Tuesday, August 4, 2009

Good fer you, Little Buffalo Billy!

"It was about ten o'clock and we were keeping very quiet and hugging close to the bank, when I happened to look up to the moon-lit sky and saw the plumed head of an Indian peeping over the bank. Instead of hurrying ahead and alarming the men in a quiet way, I instantly aimed my gun at his head and fired.

The report rang out sharp and loud on the night air, and was immediately followed by an Indian whoop, and the next moment about six feet of dead Indian came tumbling into the river. I was not only overcome with astonishment, but was badly scared, as I could hardly realize what I had done. I expected to see the whole force of Indians come down upon us. While I was standing thus bewildered, the men, who had heard the shot and the war-whoop and had seen the Indian take a tumble, came rushing back.

'Who fired that shot?' cried Frank McCarthy.

'I did,' replied I, rather proudly, as my confidence returned and I saw the men coming up.

From that time forward I became a hero and an Indian killer. This was, of course, the first Indian I had ever shot, and as I was not then more than eleven years of age, my exploit created quite a sensation."

--from Buffalo Bill's Own Story

I thought we were to revere Buffalo Bill Cody for his legendary ability to kill buffalo, not Indians! Apparently, he was an all-purpose killing machine.

Eric and I passed this lovely bronze sculpture while driving through Oakley, Kansas, yesterday evening. It was created by Charles Norton to commemorate the murderous heroics that took place on the surrounding plains and gave rise to the legend of Buffalo Bill.

Here, I'll let Buffalo Bill tell it:

"The construction of the Kansas Pacific railroad was pushed forward with great rapidity, and when track-laying began it was only a very short time before the road was ready for construction trains as far west as the heart of the buffalo country. Twelve hundred men were employed in the work, and as the Indians were very troublesome it became difficult to obtain sufficient fresh meat to feed such an army of workmen. This embarrassment was at length overcome by the construction company engaging hunters to kill buffaloes, the flesh of which is equal to the best corn-fed beef.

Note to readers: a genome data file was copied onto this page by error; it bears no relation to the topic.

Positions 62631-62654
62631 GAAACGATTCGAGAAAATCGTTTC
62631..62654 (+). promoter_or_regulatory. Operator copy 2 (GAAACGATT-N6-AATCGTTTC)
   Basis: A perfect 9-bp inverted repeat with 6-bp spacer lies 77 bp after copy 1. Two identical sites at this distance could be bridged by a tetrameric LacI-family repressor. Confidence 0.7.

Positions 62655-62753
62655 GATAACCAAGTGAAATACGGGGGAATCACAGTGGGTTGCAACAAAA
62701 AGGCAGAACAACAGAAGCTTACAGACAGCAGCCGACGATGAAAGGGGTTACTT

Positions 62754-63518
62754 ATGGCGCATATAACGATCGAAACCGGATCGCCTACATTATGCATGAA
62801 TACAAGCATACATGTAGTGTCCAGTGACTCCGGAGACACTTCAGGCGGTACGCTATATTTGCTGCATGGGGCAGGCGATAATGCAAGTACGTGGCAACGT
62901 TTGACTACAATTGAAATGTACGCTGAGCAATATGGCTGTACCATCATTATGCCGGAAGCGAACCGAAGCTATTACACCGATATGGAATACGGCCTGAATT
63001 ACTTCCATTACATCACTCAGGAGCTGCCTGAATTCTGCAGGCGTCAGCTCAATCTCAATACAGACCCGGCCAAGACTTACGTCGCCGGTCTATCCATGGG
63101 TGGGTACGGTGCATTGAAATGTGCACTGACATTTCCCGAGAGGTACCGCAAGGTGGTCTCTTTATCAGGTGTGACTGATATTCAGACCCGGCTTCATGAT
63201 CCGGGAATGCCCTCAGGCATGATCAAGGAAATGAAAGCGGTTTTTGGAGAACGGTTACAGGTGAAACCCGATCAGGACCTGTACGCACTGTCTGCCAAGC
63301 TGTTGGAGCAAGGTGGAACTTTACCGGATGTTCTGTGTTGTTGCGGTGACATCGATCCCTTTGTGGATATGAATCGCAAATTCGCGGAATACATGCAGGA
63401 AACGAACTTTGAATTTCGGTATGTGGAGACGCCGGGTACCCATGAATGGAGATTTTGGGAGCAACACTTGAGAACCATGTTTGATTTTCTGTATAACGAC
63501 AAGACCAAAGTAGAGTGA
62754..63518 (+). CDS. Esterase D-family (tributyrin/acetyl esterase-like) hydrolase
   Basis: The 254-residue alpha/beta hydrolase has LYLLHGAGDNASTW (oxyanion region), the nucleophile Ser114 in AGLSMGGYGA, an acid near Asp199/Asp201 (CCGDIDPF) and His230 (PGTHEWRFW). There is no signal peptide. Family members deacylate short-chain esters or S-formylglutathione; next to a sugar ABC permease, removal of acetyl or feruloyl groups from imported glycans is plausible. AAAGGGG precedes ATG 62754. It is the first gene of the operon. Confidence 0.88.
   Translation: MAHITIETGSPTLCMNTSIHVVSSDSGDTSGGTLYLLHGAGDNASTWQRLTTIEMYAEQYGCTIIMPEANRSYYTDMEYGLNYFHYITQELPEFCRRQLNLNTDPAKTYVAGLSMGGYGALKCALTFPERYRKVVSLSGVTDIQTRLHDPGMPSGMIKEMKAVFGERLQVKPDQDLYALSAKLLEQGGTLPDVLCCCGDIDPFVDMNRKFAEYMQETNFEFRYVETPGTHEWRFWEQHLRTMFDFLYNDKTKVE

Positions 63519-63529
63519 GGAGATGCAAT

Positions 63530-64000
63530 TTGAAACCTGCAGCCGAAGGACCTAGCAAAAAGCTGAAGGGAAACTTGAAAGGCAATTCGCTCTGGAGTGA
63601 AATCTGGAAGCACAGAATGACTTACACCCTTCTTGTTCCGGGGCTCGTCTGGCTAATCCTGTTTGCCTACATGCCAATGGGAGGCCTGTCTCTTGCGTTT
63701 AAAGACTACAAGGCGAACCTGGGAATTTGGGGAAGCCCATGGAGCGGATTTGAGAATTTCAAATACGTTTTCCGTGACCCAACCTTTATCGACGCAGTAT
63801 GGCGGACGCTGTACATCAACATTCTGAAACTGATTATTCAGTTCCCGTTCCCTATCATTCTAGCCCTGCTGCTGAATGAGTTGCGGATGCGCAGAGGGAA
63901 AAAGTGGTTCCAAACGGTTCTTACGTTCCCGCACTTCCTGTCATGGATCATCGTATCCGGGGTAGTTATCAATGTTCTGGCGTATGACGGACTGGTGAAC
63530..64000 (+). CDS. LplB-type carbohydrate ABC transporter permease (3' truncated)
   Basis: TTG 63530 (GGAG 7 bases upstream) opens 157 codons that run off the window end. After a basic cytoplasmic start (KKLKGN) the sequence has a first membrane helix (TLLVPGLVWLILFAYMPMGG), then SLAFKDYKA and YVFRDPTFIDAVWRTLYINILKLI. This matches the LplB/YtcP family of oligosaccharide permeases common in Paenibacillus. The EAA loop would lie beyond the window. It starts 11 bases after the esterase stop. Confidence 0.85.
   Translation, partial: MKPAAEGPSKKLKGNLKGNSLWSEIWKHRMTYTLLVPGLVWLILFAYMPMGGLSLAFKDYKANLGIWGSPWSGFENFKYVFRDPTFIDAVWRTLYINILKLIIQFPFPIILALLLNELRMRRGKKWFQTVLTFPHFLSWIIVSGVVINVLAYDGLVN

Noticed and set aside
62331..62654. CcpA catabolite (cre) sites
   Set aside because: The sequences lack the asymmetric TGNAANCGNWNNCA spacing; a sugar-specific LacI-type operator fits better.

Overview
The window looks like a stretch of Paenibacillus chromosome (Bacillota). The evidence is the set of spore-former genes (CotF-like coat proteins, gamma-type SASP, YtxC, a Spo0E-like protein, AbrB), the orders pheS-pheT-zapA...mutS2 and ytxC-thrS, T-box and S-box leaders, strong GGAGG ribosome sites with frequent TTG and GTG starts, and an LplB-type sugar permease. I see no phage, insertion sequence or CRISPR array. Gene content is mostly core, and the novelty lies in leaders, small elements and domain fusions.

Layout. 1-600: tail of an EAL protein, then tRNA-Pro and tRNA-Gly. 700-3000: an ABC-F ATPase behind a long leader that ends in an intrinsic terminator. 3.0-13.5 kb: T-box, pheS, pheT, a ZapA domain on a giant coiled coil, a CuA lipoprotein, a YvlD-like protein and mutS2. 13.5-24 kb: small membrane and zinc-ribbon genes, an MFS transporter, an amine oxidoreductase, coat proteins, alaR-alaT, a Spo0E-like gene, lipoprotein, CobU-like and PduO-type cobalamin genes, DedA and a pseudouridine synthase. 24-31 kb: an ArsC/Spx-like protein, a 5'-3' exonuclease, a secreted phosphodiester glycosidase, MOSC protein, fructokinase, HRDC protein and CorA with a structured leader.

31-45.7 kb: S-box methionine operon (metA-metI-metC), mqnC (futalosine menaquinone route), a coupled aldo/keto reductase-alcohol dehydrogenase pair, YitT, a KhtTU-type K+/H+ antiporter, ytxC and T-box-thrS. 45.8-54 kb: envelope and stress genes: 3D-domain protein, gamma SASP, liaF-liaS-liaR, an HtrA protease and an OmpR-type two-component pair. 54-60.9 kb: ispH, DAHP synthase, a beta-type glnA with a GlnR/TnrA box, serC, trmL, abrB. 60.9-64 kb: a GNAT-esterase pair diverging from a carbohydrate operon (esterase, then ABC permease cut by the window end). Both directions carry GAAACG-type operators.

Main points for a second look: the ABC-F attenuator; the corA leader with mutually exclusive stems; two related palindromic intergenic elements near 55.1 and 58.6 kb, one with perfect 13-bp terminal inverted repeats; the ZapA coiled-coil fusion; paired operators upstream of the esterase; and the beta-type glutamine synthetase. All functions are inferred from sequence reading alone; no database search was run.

Having heard of my experience and success as a buffalo hunter, Messrs. Goddard Brothers, who had the contract for boarding the employees of the road, met me in Hays City one day and made me a good offer to become their hunter, and I at once entered into a contract with them. They said that they would require about twelve buffaloes per day; that would be twenty-four hams, as we took only the hind-quarters and hump of each buffalo. As this was to be dangerous work, on account of the Indians, who were riding all over that section of the country, and as I would be obliged to go from five to ten miles from the road each day to hunt the buffaloes, accompanied by only one man with a light wagon for the transportation of the meat, I of course demanded a large salary. They could afford to remunerate me well, because the meat would not cost them anything.

They agreed to give me five hundred dollars per month, provided I furnished them all the fresh meat required.

Leaving my partner, Rose, to complete our grading contract, I immediately began my career as a buffalo hunter for the Kansas Pacific railroad, and it was not long before I acquired considerable notoriety. It was at this time that the very appropriate name of "Buffalo Bill" was conferred upon me by the road-hands. It has stuck to me ever since, and I have never been ashamed of it.

During my engagement as hunter for the company a period of less than eighteen months I killed 4,280 buffaloes; and I had many exciting adventures with the Indians, as well as hair breadth escapes, some of which are well worth relating."

--from Buffalo Bill's Own Story

Wow! Colonel Cody killed more than 4,000 buffalo in eighteen months, taking only the hams and leaving the rest of the meat to the buzzards and the starving Indians.

However, if you do the math, Colonel Bill Cody fell considerably short of the required twelve buffalo per day. He was supposed to kill 360 majestic beasts every month but, by his own braggadocious account, he brought down fewer than 250. So, tell me, why the big kudos? Maybe he made up the shortfall by killing a couple hundred Indians. In any case, the man was a few humps shy of becoming a hero in my book.


1 comment:

T.R. said...

What a hero and role model. Thanks for sharing. Disgusting.